Link between head trauma sustained during sport and dementia

Around 3,000 people in Scotland under the age of 65 have some form of dementia
Around 3,000 people in Scotland under the age of 65 have some form of dementia
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Scottish scientists have discovered for the first time exactly how a single sporting or car accident brain injury can develop years later into life-changing dementia.

A landmark study published in the journal Brain from the Mario Negri Institute for Pharmacological Research of Milan and the University of Glasgow provides first evidence that just one traumatic brain injury can generate an abnormal form of the dementia associated protein tau that can slowly spread through the brain, resulting in memory deficits and neuronal damage.

Dr Elisa Zanier, who led the team along with Dr Roberto Chiesa, said: “Traumatic brain injury is a leading cause of death and disability in young adults.

“Even in milder cases, it represents a risk factor for dementia such as chronic traumatic encephalopathy (CTE). Understanding the mechanism linking an acute mechanical event to a progressive, degenerative brain disease would help development of new therapies.”

In Europe, more than five million people live with a physical and/or psychological disability due to moderate or severe traumatic brain injury.

The new study identifies tau propagation as a possible mechanism responsible for the long-term disability of traumatic brain injury patients, and suggests blocking tau propagation may have therapeutic effects.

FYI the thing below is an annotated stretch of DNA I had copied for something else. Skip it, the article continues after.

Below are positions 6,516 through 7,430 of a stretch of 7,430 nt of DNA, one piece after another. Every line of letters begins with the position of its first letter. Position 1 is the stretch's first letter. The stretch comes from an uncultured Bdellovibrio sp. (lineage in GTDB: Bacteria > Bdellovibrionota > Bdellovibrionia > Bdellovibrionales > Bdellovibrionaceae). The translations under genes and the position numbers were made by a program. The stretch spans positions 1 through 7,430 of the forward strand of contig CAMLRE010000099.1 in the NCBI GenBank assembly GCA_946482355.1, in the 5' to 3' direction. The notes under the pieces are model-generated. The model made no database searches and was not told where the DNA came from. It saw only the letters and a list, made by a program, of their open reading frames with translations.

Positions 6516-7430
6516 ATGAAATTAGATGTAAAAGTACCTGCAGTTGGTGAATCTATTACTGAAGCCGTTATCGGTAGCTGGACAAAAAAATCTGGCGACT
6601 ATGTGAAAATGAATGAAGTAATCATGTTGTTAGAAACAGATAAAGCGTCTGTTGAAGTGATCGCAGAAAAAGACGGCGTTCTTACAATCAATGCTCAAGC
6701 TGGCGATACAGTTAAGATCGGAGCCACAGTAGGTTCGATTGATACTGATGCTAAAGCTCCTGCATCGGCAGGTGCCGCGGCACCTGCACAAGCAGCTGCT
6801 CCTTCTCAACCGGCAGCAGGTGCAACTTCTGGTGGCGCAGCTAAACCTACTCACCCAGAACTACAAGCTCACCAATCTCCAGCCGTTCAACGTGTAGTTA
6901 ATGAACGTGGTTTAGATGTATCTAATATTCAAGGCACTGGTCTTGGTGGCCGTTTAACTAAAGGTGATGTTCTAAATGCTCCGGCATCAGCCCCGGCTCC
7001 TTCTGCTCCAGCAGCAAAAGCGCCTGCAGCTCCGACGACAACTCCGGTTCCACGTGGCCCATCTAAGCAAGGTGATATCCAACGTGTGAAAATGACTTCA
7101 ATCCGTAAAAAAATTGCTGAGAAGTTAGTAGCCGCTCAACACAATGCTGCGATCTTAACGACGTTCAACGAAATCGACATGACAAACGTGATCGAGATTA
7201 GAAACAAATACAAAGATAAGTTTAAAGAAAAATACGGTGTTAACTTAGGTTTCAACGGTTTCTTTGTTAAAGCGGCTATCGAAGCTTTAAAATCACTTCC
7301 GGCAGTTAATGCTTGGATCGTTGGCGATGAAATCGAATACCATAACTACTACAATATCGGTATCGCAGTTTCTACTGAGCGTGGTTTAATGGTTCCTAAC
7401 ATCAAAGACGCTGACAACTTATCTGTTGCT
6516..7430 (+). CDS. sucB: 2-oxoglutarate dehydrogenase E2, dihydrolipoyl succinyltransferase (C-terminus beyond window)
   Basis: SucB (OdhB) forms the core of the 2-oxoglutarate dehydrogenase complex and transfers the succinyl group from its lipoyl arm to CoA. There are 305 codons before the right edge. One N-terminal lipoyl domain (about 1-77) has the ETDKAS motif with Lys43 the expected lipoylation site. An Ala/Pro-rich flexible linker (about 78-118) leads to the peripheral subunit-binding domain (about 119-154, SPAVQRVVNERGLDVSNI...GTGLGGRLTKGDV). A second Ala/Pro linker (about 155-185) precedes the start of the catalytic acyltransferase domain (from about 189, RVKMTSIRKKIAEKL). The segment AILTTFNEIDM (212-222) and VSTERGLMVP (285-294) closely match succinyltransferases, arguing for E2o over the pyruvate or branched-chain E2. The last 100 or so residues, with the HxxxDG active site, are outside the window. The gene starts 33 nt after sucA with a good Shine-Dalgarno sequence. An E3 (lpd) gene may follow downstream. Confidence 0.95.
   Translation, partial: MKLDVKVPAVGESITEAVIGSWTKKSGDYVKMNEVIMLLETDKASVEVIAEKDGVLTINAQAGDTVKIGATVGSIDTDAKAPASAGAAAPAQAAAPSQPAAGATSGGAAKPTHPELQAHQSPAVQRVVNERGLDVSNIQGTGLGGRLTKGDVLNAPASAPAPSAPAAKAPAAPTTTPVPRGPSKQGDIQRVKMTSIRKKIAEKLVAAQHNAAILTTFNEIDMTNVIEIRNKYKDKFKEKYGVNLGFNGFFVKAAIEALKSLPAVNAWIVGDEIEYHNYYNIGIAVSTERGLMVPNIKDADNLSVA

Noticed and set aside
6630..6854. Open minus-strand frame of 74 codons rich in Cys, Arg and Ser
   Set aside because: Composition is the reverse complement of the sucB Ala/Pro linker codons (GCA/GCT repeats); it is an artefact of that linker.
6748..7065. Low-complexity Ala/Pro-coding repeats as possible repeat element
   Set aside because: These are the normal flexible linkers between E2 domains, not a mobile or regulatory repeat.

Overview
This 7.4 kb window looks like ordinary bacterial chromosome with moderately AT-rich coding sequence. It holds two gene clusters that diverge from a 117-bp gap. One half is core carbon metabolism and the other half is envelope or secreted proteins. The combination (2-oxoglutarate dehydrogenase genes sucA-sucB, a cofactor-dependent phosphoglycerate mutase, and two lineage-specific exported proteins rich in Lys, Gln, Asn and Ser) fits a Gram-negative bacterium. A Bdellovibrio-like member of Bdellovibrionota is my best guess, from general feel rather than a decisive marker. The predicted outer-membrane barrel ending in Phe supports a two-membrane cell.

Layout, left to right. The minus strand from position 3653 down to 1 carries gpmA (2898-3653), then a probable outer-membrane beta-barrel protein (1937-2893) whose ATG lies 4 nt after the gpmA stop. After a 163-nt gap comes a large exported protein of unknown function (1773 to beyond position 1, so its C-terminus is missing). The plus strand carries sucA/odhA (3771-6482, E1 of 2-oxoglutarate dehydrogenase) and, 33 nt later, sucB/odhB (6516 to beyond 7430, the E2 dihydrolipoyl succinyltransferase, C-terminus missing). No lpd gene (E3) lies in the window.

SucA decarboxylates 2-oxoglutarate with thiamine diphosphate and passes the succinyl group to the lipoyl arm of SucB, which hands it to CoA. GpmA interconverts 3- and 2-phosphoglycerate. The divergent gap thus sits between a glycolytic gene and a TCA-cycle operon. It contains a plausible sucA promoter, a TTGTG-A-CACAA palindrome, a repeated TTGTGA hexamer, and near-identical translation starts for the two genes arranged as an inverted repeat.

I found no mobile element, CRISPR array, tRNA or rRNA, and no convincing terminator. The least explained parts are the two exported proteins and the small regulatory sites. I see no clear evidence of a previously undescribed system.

Dr Willie Stewart, from the University of Glasgow said the team analysed brain specimens from patients surviving a year or more after a single, severe traumatic brain injury.

He added: “We saw evidence of much more widespread deposits of abnormal tau proteins in brain injured patients than in normal control brains.”

In a healthy brain, the tau protein has an important function, acting as a form of ‘scaffolding’ to keeps cells stable. But in Alzheimer’s, tau loses its normal form and breaks away from the cell.

Kirsty Yanik, acting head of policy for Alzheimer Scotland, said: “Dementia doesn’t just affect older people. Around 3,000 people in Scotland under the age of 65 have some form of dementia.

“It is important that these younger people have access to information, care and supports appropriate to their needs in the communities where they live.

“Whilst welcoming this study, we could call for much more research into the causes of dementia, treatments and supports that allow people to live well with dementia, as well as seeking to prevent and even cure the condition.”